As agriculture declined after the First World War, Radcot's population gradually drifted from the land. Radcot House, leased separately from its farmland from around 1900, was later sold as an exclusive and desirable residence; in 1941 it was owned by a brigadier-general whose wife gave away all the produce of her kitchen garden. (fn. 231) Following the decline in river traffic, the Swan was marketed as a centre for pleasure boating, fishing, and camping (Fig. 74). (fn. 232) A swimming and boating regatta was held at Radcot until the 1930s, and in the early 21st century pleasure boats continued to be moored there. (fn. 233) The Swan remained the hamlet's only public building in 2011, when Radcot's narrow bridges and sharp bends slowed traffic along the busy Faringdon–Witney road.
Education, Charities and Poor Relief
Radcot had no school, and although the hamlet lay in Langford parish, from the 19th century most children (seven in 1871) attended the much closer school at Clanfield, just over a mile away. (fn. 234) The school remained open in 2011.
Radcot's poor were among those remembered by Mary Prunes of Langford (d. 1610), and the township may have benefited from other 17th and 18th-century bequests to Langford parish. (fn. 235) In 1786 an endowed charity established apparently by a member of the Trinder family of Langford was said to have been unpaid for 70 years; (fn. 236) it was mentioned again in 1823, but no separate charities for Radcot appear to have existed, (fn. 237) and the cost of poor relief was met almost entirely from the township's rates.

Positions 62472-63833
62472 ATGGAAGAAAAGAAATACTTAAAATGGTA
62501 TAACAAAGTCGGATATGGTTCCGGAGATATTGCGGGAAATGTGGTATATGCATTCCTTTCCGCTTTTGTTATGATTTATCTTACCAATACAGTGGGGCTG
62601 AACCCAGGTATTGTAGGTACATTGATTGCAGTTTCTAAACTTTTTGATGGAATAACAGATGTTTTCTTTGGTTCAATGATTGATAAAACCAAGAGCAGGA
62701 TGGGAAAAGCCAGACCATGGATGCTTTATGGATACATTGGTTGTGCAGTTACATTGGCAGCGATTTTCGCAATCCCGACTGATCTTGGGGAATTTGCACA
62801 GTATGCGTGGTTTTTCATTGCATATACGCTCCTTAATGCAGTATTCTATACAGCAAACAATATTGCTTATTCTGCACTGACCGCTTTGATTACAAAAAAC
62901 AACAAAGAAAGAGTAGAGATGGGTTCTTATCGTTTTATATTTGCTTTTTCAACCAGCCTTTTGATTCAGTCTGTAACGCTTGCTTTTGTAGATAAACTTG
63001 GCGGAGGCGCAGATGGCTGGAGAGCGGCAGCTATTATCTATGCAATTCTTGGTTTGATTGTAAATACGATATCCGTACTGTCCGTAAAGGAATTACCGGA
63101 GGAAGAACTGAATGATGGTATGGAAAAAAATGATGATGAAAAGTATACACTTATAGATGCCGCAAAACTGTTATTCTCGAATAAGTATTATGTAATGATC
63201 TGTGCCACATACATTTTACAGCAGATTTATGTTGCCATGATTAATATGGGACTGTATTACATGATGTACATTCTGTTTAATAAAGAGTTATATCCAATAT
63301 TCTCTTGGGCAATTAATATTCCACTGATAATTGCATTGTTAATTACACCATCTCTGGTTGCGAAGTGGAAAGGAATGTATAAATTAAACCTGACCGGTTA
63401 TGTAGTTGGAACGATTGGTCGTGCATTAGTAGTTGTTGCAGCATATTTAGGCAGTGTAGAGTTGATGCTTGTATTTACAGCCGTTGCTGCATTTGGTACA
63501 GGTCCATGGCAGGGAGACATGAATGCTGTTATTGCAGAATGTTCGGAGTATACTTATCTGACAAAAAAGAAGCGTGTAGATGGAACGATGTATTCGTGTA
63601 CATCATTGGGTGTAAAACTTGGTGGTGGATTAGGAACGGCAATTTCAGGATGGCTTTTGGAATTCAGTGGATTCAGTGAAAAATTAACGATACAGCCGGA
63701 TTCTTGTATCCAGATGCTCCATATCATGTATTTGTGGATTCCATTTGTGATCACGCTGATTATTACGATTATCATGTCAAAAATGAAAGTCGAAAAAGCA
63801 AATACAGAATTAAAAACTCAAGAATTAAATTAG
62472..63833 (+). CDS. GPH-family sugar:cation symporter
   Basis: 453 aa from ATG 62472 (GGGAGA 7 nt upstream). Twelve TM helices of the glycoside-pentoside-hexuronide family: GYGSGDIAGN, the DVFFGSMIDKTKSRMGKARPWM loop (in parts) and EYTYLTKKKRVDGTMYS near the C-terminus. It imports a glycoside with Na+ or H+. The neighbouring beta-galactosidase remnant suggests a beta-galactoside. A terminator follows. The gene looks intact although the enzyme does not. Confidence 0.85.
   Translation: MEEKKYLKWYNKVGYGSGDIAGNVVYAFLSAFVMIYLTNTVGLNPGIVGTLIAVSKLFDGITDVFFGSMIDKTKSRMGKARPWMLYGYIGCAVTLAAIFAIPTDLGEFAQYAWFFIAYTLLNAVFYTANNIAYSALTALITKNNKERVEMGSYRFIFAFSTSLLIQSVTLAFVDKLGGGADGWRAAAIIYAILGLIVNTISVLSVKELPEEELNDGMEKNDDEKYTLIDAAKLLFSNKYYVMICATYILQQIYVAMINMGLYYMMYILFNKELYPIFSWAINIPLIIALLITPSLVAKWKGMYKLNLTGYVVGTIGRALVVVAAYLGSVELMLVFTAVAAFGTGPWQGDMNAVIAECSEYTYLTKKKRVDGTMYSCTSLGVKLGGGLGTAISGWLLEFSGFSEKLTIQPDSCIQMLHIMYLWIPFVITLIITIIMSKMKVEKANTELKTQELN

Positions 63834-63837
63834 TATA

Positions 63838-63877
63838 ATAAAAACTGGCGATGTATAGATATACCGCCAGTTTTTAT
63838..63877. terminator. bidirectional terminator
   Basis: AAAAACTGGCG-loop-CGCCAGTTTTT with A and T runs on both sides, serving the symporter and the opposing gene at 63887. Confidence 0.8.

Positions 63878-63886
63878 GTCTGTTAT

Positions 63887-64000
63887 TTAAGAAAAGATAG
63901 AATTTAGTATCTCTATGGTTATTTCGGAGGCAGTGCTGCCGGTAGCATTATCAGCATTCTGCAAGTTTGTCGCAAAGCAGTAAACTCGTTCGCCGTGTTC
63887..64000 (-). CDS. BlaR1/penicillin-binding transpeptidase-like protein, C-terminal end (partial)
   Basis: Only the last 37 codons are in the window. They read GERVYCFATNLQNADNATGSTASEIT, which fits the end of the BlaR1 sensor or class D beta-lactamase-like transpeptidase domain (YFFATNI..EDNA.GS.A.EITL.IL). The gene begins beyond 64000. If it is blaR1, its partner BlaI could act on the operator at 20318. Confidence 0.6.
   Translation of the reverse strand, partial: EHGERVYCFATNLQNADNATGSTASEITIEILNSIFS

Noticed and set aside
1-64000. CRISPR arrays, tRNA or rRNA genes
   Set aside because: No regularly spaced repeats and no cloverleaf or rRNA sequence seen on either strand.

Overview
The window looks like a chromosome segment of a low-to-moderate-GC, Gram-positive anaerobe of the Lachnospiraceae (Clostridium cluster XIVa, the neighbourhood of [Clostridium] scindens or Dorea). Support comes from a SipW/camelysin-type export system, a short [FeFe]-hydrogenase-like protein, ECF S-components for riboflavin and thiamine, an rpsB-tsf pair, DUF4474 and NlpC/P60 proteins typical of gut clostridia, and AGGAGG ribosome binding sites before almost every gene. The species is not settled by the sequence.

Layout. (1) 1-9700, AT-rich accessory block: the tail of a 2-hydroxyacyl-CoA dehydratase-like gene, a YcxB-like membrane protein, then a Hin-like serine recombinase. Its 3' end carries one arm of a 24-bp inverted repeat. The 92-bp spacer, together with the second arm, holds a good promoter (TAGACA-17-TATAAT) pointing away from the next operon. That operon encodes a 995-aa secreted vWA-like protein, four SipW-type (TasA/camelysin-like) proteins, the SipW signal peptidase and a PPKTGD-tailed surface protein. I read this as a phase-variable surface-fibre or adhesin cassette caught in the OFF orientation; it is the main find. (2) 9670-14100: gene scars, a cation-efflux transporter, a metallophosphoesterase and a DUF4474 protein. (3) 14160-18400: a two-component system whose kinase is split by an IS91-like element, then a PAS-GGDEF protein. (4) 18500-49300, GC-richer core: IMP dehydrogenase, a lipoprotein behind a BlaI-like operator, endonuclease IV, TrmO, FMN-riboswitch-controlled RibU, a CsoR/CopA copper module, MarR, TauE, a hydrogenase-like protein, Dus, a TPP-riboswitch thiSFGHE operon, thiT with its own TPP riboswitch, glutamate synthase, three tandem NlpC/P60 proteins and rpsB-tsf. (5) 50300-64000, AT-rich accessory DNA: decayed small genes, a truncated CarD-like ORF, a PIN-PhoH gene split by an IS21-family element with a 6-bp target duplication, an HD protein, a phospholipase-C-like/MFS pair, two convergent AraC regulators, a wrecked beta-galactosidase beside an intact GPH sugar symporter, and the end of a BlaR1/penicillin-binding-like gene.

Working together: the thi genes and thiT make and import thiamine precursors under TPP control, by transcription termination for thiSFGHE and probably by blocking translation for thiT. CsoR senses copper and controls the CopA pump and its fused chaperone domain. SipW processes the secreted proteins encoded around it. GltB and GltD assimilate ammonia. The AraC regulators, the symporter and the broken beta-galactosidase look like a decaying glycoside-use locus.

Annual spending on Radcot's poor fell from around £19 in 1776 to £15 in 1783–5. (fn. 238) In 1803 only three people (including a young child) received regular out-relief, at a total cost of £19: this represented about 10 per cent of the population. (fn. 239) Annual per capita expenditure was lower than for most neighbouring communities, averaging about 12s. in 1813–15, although it rose to 20s. in 1818, a total outlay of more than £30. (fn. 240) Thereafter, as agriculture recovered, annual expenditure fell to a low of 8s. a head in 1822. A further rise to 20s. by 1832 (a total of nearly £56) suggests that the sharp rise in the township's population during the 1820s was made up mostly of poor labourers. (fn. 241) From 1834 formal responsibility for Radcot's poor passed to the new Faringdon poor-law union. (fn. 242)
Until 1960 Radcot was a chapelry of Langford. A chapel probably existed by the mid 12th century, (fn. 243) and from the Middle Ages until its destruction in the 17th century it was served by vicars of Langford or by chaplains or curates appointed by them, of whom nothing is known. A separate private chapel was maintained by the lord of the manor in the Middle Ages.
Most Radcot inhabitants were baptized and buried at Langford or at the more conveniently located church at Clanfield. Protestant Nonconformity was briefly evident in the hamlet in the late 17th century, but never flourished. After 1960 Radcot was incorporated into ever larger benefices.
In the 11th century Radcot was presumably served from the mother church at Langford. (fn. 244) A parochial chapel within the castle's earthworks, close to their south-east corner, was probably established in the 12th century: possibly it was built or rebuilt by the Bucklands after the castle's surrender in 1142, and it was presumably one of the (unnamed) chapels of Langford mentioned in 1163. (fn. 245) Excavation has revealed a three-cell apsidal chapel of typical 12th-century form (Fig. 71). (fn. 246) A chaplain was presumably appointed from that time, either by the prebendary of Langford Ecclesia (as rector of Langford), or by the lord of Radcot, whose grant of the advowson in the mid 13th century suggests pretensions to parochial independence. (fn. 247) If so, the chapel's subservient status was confirmed when Langford vicarage was ordained in 1277. Thereafter, Langford's vicar was to provide a chaplain who was to be presented to the prebendary, and who was to reside at Radcot 'with a suitable clerk'. (fn. 248)